A Flaming Nuisance

One of my earliest memories is seeing my father in the early morning raking out the ashes of our coal fire. I was interested in the blue veins around his ankles and bare white heels as he strained  forwards with his short shovel. After the ashes he carefully placed balls of newspaper, which he called ‘spills,’ and built a tent of small kindling logs over them. I was careful not to speak as he was always in a furious temper while he was doing it.
Fifty years on, I have discovered why. I recently moved house and inherited from the previous owner a wood-burning stove, which takes up a large amount of space in my small living room, and a lot of time and energy from me. I was surprised to hear from Radio 4 that they are now a mark of worldly success similar to owning an Aga, endorsed by arbiters of taste such as f Lily Allen and Hugh Fernley-Whittingstall.
I was lucky then to find one installed, they cost £2,000 or more, and 180,000 UK homes had a stove installed last year with sales five times higher than in 2007. People are obviously desperate to go back in time. Of course we are told that burning sustainable logs is good for the environment and of course cheaper than gas. They cost about £300 a year to run, according to what you burn. I read an article by someone who uses locally sourced, recycled off-cuts he finds in local joineries.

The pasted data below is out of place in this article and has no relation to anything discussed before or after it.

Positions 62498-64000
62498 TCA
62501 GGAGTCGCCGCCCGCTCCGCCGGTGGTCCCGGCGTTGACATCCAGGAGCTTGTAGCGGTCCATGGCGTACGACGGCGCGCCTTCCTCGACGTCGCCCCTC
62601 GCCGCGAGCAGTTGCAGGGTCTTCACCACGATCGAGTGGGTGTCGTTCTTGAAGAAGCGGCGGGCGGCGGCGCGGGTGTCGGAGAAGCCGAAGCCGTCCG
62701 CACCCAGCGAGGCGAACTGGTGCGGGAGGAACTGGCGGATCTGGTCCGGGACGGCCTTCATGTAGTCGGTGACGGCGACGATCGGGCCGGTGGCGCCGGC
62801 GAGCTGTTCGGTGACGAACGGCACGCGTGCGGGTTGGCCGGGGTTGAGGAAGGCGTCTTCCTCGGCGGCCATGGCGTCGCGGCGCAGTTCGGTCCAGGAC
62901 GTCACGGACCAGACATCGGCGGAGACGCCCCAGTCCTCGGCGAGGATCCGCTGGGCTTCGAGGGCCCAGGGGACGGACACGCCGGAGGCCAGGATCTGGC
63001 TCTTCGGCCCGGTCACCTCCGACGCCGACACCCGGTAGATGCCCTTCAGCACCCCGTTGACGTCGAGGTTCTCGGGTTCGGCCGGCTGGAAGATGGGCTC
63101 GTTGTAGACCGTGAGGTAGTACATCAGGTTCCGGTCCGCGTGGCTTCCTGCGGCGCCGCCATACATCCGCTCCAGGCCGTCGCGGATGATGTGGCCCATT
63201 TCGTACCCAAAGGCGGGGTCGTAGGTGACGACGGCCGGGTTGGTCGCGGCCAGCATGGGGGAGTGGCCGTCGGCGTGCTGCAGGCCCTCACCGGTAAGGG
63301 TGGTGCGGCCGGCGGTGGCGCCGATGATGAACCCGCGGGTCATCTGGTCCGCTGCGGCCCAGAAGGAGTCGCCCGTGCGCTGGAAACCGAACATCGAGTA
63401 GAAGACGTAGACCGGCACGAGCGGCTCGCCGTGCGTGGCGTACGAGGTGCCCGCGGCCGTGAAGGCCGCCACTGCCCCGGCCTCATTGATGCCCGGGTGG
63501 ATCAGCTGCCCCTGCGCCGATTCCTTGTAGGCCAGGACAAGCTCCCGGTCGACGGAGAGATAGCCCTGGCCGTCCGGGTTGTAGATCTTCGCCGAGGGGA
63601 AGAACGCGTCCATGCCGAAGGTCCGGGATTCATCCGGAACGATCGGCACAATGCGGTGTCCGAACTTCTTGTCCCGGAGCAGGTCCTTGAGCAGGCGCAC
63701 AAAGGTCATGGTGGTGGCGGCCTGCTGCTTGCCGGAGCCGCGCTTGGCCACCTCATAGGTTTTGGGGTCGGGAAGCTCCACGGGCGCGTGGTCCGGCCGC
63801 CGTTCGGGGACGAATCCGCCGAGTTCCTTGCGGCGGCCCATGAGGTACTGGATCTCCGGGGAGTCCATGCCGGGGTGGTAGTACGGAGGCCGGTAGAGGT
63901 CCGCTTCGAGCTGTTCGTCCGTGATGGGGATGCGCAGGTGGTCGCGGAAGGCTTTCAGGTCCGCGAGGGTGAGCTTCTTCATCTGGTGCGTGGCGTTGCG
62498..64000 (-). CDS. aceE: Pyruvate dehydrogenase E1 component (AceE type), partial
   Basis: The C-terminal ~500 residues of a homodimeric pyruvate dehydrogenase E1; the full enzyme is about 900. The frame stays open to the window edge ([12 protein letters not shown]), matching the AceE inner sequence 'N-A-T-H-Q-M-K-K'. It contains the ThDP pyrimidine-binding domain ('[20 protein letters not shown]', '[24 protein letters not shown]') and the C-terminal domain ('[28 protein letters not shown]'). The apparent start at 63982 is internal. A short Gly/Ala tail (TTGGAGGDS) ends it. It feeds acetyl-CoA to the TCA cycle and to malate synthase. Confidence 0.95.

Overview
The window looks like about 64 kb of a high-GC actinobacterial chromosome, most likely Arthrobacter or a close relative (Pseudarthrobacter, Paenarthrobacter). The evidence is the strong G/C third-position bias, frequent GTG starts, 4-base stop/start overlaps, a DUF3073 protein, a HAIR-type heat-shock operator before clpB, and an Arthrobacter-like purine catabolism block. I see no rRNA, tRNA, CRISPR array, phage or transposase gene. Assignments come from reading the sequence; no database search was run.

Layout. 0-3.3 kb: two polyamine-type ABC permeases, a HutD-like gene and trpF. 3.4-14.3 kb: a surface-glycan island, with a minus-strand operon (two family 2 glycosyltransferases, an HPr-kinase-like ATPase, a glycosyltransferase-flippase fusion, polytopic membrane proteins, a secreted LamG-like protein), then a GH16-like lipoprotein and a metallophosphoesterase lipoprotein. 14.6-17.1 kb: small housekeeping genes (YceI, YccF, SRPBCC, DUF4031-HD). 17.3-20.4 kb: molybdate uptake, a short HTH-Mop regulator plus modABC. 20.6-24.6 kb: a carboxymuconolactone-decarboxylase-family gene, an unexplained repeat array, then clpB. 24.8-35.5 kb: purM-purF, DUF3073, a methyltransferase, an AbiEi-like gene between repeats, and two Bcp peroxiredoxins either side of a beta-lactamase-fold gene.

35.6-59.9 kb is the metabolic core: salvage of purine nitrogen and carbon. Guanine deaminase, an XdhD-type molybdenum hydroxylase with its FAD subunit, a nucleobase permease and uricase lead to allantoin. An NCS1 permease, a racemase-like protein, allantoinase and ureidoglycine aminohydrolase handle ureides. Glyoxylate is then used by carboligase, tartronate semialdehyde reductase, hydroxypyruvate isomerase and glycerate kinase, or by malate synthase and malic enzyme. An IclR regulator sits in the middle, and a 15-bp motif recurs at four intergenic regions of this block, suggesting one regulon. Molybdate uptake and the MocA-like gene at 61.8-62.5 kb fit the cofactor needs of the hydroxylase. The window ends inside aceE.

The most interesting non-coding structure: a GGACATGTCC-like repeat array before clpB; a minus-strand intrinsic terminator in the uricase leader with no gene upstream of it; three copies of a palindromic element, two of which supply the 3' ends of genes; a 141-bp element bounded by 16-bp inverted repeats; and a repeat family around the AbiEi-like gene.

It seems significant to me that the writer of that piece was male. Although we are now entering another phase of radical feminism, I may have stumbled upon a major difference between the sexes: men are happy to forage for their fuel but most women are not. It bothers me that since I moved in with this stove I am often cold, sometimes wet, tired and frequently covered in ash. My cat does not sit happily in front of it, yellow eyes gleaming as she might before a real open fire. She is wise enough to stay in the bedroom submerged in the winter duvet.